Changing a Judgement Call
Don’t change a judgement call without first calling time and asking for another umpire’s viewpoint
- It’s your option whether or not to check with another umpire about your call. You want to get the call right, but you also don’t want to slow the game by checking every close call. Only check with another umpire when you think he had a complementary angle or if you were distracted by something else during the play.
- It's ok to change your call when your partner provides new information. Examples:
- a fielder that pulled his foot off of the bag,
- a swipe tag on a runner from a side you couldn’t see,
- a trapped fly ball by a fielder,
- a checked swing as seen by a Base Umpire.
- Another justification for a reversal is if a rule was not properly enforced. Examples:
- an out or safe call at a base when the force out rule was not applied properly,
- an out on a runner who was obstructed earlier during the play.
Decide how the change will impact the runners that advanced and/or scored on the play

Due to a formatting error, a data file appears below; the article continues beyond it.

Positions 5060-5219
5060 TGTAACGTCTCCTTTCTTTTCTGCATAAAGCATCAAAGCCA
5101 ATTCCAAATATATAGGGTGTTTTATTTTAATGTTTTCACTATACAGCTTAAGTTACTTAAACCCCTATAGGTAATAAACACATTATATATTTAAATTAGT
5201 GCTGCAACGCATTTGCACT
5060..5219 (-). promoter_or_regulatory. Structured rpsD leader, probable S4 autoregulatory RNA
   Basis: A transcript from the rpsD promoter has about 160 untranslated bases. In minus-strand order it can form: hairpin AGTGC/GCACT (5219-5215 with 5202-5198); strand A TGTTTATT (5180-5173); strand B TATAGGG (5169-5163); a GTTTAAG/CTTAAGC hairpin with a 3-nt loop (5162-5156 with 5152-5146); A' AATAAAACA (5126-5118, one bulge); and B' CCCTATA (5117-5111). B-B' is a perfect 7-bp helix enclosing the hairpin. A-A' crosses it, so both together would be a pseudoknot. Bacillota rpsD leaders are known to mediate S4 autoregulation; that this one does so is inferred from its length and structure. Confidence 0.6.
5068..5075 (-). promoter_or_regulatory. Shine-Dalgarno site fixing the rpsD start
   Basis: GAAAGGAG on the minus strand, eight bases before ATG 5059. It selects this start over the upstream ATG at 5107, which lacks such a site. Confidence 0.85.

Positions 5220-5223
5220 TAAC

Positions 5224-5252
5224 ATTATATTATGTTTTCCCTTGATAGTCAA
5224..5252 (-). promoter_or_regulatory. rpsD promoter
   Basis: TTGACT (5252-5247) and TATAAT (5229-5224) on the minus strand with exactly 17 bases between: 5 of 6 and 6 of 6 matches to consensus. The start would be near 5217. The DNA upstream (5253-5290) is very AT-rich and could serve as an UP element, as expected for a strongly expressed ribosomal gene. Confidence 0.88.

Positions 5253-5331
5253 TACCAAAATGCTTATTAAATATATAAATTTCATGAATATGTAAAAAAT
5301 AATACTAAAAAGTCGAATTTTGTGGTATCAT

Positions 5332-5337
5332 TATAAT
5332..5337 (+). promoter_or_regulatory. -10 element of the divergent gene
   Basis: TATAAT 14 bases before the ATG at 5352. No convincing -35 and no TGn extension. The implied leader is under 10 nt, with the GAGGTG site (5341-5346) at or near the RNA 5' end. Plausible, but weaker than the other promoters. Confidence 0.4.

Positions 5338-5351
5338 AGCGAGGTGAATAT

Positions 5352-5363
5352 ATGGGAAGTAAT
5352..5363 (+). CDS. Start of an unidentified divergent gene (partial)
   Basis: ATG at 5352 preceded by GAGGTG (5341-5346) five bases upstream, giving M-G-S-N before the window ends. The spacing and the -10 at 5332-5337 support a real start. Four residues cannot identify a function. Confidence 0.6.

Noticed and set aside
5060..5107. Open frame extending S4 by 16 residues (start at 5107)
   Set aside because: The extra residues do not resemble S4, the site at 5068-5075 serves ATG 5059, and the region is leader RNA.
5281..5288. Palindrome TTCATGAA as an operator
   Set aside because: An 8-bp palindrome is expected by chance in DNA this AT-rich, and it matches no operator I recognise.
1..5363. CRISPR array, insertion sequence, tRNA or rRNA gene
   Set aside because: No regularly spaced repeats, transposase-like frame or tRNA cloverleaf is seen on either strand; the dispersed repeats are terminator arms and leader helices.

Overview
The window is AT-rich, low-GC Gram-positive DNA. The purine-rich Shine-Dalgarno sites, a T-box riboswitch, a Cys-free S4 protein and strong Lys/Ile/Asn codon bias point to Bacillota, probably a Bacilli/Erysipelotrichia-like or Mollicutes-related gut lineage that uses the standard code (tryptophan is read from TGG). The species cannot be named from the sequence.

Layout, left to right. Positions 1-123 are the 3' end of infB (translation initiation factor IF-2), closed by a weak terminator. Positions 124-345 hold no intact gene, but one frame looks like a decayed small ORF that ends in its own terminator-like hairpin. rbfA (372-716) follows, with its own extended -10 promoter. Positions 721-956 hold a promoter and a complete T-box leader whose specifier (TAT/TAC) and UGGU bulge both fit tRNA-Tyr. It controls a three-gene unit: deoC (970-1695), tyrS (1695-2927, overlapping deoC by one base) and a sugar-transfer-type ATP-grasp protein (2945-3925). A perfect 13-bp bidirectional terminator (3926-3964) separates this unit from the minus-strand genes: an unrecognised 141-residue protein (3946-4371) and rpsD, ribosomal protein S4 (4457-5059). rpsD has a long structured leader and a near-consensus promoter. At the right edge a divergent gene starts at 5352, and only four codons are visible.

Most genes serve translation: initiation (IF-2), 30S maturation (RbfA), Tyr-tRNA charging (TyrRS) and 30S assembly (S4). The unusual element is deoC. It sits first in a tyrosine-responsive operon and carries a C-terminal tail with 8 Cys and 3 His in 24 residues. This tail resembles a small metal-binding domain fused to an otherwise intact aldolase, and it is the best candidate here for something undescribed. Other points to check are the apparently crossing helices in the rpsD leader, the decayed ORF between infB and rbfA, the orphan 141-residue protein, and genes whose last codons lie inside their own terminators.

- Don't agree to reverse a call if the crew is not sure where to place runners that advanced during the original play. Better to stick with your initial call and "let the play stand" than guess about runs scored and/or where to place runners.
Explain to both Managers the new information to support your reversal
- The umpire that made the original call should explain to both Managers why the call is being changed.
Whether it’s a close play that could have gone either way or one that leaves you in doubt, own the call and "move on"
- If one side of the ballpark disagrees with you on a very close play (a "bang-bang play", a strike at the edge of the plate, etc.) – congratulations, you made the right call!